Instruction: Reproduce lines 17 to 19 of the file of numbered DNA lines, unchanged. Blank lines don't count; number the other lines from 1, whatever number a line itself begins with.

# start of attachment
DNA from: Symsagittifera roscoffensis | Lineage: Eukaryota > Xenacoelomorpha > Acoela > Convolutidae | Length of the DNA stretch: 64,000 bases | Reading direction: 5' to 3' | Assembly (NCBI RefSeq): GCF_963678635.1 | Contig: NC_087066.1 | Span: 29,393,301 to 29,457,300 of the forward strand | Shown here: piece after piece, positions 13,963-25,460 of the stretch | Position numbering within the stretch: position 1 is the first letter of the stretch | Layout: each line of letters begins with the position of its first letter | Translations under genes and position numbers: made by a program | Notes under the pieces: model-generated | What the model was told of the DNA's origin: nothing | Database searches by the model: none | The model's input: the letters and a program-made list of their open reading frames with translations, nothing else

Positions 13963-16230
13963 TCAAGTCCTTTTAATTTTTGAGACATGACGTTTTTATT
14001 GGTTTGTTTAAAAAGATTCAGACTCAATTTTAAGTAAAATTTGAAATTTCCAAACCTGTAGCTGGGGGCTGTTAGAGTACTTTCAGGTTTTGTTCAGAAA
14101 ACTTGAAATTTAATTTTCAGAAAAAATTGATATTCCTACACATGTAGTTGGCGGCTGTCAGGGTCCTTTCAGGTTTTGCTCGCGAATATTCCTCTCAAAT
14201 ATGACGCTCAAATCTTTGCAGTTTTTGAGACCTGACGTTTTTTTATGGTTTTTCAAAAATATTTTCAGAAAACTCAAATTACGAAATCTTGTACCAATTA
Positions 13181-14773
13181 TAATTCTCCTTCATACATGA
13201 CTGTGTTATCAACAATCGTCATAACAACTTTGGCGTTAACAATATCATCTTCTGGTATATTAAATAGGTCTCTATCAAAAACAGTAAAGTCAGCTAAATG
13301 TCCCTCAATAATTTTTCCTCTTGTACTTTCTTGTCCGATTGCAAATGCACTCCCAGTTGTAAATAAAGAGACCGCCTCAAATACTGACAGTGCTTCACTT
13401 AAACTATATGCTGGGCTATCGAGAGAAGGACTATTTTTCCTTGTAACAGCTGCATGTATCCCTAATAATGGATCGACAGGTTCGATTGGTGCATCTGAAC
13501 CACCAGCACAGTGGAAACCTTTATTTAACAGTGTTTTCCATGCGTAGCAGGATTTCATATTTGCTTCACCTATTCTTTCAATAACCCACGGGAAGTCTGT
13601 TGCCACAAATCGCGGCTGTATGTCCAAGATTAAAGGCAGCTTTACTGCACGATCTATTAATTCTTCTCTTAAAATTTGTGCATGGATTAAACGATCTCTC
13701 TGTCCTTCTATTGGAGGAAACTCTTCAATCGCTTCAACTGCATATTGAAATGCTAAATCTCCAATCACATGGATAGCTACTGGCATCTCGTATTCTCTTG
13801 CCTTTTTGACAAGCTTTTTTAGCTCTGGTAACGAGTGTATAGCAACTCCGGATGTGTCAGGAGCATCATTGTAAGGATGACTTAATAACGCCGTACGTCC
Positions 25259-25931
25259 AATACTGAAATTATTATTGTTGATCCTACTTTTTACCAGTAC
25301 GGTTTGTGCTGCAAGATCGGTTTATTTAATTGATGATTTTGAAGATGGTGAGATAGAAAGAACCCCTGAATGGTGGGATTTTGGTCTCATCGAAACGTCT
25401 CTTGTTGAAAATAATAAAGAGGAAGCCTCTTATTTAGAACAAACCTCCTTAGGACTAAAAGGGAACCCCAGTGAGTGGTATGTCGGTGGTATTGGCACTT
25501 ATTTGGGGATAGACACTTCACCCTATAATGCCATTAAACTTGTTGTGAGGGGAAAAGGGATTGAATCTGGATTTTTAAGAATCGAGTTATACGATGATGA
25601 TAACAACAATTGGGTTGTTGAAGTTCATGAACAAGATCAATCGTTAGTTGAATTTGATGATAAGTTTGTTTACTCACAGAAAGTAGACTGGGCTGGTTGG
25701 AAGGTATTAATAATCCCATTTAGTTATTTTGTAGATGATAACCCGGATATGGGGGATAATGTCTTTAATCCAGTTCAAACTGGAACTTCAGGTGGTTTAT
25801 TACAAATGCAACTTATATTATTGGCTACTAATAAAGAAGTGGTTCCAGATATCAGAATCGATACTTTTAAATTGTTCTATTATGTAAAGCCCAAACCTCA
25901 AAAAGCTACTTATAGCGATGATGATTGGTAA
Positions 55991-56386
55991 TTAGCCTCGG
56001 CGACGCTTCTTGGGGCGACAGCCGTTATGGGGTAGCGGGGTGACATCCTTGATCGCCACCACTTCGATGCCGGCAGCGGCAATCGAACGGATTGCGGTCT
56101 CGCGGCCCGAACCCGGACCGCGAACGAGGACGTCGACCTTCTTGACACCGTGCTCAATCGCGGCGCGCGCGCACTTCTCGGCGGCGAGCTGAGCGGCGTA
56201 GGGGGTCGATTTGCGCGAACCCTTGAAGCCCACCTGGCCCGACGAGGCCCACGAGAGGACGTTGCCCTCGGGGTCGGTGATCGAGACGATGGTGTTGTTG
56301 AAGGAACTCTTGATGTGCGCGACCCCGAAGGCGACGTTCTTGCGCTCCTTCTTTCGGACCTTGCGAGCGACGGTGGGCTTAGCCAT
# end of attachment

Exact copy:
25259 AATACTGAAATTATTATTGTTGATCCTACTTTTTACCAGTAC
25301 GGTTTGTGCTGCAAGATCGGTTTATTTAATTGATGATTTTGAAGATGGTGAGATAGAAAGAACCCCTGAATGGTGGGATTTTGGTCTCATCGAAACGTCT
25401 CTTGTTGAAAATAATAAAGAGGAAGCCTCTTATTTAGAACAAACCTCCTTAGGACTAAAAGGGAACCCCAGTGAGTGGTATGTCGGTGGTATTGGCACTT